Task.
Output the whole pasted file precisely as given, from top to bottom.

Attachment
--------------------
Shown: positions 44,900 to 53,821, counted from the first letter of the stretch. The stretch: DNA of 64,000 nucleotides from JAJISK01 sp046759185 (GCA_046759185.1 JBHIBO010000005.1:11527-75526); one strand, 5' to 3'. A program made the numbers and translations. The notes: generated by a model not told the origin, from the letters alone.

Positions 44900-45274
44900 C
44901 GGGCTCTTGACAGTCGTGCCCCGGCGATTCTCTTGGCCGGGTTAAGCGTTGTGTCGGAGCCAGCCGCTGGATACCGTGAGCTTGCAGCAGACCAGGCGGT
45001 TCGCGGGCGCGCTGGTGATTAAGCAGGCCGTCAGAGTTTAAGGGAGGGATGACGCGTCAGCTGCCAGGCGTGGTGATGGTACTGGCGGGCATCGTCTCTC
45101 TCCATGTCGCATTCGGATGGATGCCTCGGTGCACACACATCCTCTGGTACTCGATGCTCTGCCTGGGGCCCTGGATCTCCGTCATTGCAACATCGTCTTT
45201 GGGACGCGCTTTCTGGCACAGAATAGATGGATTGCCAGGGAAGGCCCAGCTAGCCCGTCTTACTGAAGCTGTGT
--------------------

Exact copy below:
Shown: positions 44,900 to 53,821, counted from the first letter of the stretch. The stretch: DNA of 64,000 nucleotides from JAJISK01 sp046759185 (GCA_046759185.1 JBHIBO010000005.1:11527-75526); one strand, 5' to 3'. A program made the numbers and translations. The notes: generated by a model not told the origin, from the letters alone.

Positions 44900-45274
44900 C
44901 GGGCTCTTGACAGTCGTGCCCCGGCGATTCTCTTGGCCGGGTTAAGCGTTGTGTCGGAGCCAGCCGCTGGATACCGTGAGCTTGCAGCAGACCAGGCGGT
45001 TCGCGGGCGCGCTGGTGATTAAGCAGGCCGTCAGAGTTTAAGGGAGGGATGACGCGTCAGCTGCCAGGCGTGGTGATGGTACTGGCGGGCATCGTCTCTC
45101 TCCATGTCGCATTCGGATGGATGCCTCGGTGCACACACATCCTCTGGTACTCGATGCTCTGCCTGGGGCCCTGGATCTCCGTCATTGCAACATCGTCTTT
45201 GGGACGCGCTTTCTGGCACAGAATAGATGGATTGCCAGGGAAGGCCCAGCTAGCCCGTCTTACTGAAGCTGTGT